The Supreme Court in the case S. Mujibar Rahman v State observed and has held that the splitting of trial as stated under section 317(2) of the Code of Criminal Procedure, 1973 cannot be ordered when further investigation has already been ordered.
The court stated that the further investigation cannot be sone when the investigating agency has not furnished a non-traceable certificate before it.
The Supreme Court bench comprising of Justice Abhay S. Oka and Justice Pankaj Mithal in the case observed wherein the court was hearing an appeal against the judgement of the Madras High Court, wherein the court allowed the Criminal Revision petition and split the trial under section 317(2) of the Code of Criminal Procedure, 1973.
The said case was related to property damages involving offences as stated under Section 395, Section 397, Section 212, Section 120B, and Section 3 of the Tamil Nadu Public Property Damages Act against 31 accused persons.
The court stated that it being pertinent to note that section 317(2) of the Code of Criminal Procedure, CrPC stated that if the accused in any such case is not represented by a pleader, or if the Judge or Magistrate considers his personal attendance necessary, he may, if he thinks fit and for reasons to be recorded by him, either he can adjourn such inquiry or trial, or order that the case of such accused be taken up or tried separately.
The bench remarked that this court finds that the High Court has not even considered the reasons recorded by the learned Magistrate in the order dated July 16, 2019. Secondly, it has not been noticed by the High Court that the learned Judicial Magistrate on 13th February 2019 had permitted further investigation. Thus, when the High Court permitted the splitting of the trial, two important aspects were not noted by the High Court. The first one was that the learned Magistrate was not satisfied tha t the police had made sufficient efforts to procure the presence of all the accused.
Therefore, the second factor which is more important is the order of further investigation passed on February 13, 2019 and this being not the stage at which the High Court could have permitted splitting of the case.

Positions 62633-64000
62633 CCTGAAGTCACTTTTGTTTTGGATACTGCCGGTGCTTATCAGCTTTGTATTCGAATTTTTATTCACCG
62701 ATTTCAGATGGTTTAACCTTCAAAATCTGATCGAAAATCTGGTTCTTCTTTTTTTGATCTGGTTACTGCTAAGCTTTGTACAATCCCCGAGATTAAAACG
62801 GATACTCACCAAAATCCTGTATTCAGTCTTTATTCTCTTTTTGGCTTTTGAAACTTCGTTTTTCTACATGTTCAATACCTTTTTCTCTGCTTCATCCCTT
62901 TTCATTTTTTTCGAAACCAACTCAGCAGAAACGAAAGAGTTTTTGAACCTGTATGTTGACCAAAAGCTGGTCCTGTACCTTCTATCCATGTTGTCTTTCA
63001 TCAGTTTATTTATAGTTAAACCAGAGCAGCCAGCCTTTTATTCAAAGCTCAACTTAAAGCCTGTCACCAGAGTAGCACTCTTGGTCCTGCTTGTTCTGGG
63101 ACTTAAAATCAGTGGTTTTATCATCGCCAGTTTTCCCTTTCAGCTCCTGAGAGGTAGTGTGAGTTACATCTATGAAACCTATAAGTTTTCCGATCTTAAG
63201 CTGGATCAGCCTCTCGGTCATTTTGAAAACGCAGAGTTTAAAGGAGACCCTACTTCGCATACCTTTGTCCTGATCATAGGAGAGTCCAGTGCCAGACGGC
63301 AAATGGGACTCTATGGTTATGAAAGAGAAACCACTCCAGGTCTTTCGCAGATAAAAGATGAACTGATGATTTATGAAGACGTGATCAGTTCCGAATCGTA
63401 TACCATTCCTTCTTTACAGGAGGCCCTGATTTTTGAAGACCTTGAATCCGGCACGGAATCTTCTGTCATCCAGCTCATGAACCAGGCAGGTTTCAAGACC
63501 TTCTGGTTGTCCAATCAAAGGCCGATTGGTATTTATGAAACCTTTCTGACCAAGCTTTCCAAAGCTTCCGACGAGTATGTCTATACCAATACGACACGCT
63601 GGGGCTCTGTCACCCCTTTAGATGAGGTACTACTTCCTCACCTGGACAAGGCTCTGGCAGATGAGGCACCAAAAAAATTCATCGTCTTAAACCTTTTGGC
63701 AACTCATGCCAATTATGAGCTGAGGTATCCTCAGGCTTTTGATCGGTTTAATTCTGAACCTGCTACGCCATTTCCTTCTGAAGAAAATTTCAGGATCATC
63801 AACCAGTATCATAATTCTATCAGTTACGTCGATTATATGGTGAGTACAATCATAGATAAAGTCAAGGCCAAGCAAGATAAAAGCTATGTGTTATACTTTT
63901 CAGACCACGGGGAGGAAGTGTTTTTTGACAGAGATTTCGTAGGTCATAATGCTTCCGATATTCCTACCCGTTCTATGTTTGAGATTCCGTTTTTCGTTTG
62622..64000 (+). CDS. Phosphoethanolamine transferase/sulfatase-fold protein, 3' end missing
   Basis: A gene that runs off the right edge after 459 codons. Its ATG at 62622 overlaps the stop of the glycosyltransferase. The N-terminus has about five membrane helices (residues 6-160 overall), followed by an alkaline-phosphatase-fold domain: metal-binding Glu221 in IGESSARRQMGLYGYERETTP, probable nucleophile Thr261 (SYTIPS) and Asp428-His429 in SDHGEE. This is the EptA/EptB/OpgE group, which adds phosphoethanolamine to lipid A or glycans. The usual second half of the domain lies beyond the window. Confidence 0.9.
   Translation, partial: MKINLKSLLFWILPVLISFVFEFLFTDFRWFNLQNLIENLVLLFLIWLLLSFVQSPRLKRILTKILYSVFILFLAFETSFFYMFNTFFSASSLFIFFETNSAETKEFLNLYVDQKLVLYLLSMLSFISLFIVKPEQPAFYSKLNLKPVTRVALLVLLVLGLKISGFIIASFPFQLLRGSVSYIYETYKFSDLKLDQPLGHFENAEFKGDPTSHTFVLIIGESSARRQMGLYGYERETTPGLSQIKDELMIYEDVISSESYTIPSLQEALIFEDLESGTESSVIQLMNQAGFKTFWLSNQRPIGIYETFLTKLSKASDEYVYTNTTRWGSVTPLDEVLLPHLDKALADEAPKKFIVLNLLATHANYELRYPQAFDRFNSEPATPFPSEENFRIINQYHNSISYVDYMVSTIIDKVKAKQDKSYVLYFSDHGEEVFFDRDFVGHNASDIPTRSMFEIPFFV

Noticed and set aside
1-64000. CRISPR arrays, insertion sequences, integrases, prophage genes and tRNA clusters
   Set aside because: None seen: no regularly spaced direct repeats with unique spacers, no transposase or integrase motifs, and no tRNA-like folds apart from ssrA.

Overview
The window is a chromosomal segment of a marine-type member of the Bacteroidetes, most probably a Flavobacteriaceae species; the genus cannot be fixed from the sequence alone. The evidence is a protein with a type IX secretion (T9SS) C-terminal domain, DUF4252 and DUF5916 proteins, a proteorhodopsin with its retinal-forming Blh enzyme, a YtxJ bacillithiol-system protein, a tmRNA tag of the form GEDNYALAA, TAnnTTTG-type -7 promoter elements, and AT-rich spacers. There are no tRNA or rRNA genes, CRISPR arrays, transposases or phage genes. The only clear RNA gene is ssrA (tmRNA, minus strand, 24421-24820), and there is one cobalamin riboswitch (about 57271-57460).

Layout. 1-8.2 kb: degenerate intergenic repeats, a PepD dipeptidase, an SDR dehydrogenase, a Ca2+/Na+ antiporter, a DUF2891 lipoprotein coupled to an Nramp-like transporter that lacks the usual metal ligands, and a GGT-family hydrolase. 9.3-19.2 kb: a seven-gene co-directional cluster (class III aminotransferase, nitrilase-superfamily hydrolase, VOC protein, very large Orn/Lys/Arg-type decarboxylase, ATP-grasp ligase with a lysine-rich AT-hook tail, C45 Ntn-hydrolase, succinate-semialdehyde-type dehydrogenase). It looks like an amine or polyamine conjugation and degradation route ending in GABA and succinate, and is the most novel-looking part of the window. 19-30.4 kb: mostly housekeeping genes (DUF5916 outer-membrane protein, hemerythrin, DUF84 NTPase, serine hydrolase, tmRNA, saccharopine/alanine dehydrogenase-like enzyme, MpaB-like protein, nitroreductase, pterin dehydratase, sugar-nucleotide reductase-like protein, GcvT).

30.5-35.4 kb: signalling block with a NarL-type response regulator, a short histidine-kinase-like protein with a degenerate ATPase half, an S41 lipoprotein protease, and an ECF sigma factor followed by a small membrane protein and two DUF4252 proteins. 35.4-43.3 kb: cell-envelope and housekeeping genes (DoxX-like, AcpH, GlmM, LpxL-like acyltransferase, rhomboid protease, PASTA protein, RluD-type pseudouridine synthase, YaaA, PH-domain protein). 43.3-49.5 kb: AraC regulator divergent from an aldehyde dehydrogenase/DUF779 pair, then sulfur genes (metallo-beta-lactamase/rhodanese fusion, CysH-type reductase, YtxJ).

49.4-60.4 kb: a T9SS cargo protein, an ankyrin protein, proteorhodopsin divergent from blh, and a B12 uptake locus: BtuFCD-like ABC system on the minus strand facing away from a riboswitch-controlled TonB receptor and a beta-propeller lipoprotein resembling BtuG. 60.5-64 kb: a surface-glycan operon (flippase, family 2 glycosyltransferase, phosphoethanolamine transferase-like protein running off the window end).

The court stated that the case dates back to 2016 when demonetization was announced. It was also alleged before the court that when the accused had induced the petitioner to believe that he could exchange the old notes (500,1000 Rupees) for the new 2000 rupees notes. Thus, the petitioner took 30 lakhs but was attacked by the accused who took away all the money and then he filed the complaint to the police.
The petitioner allegedly found that there was a collusion between the investigating officer and certain accused individuals, compromising the investigation in this case and he made a representation to the Superintendent of Police (SP) about the same.
On the other hand, it has been directed by the SP to the respondent No. 1 to file a petition under section 173(8) CrPC for further investigation, which the magistrate allowed. Consequently, the respondent no 1 seek the splitting of the trial, which was rejected by the trial court in 2019 due to the ongoing order for further investigation. Therefore, he moved the criminal revision application before the HC which allowed it and split the trial of some of the accused.
It has also been noted by the High Court that the case was pending since 2016 where summons remained unserved for 3 accused individuals, and nonbailable warrants were pending against 8 others out of a total of 30 accused persons.
The High Court in its order stated that the lower court to split the case against the accused who were absent and proceed with criminal proceedings against the rest of the accused persons.
The petitioner filed an SLP before the Supreme Court, aggrieved with the said order. The counsel appearing for the petitioner argued before the court that the High Court had passed the order without being acquainted with the order of the judicial magistrate ordering further investigation in pursuance of the application by respondent no.1.
The petitioner relied in the judgement in the case Subramaniam Sethuraman v. State of Maharashtra in order to contend that an order obtained by fraud is a nullity.
Further, he also argued that no revision shall lie against an interlocutory order. He asserted that an order passed under section 317 CrPC is an interlocutory order.
Accordingly, the court set aside the judgement of the High Court and has restored the order of the Judicial Magistrate passed in 2019.
The counsel, Advocate on record A. Velan appeared for the petitioner.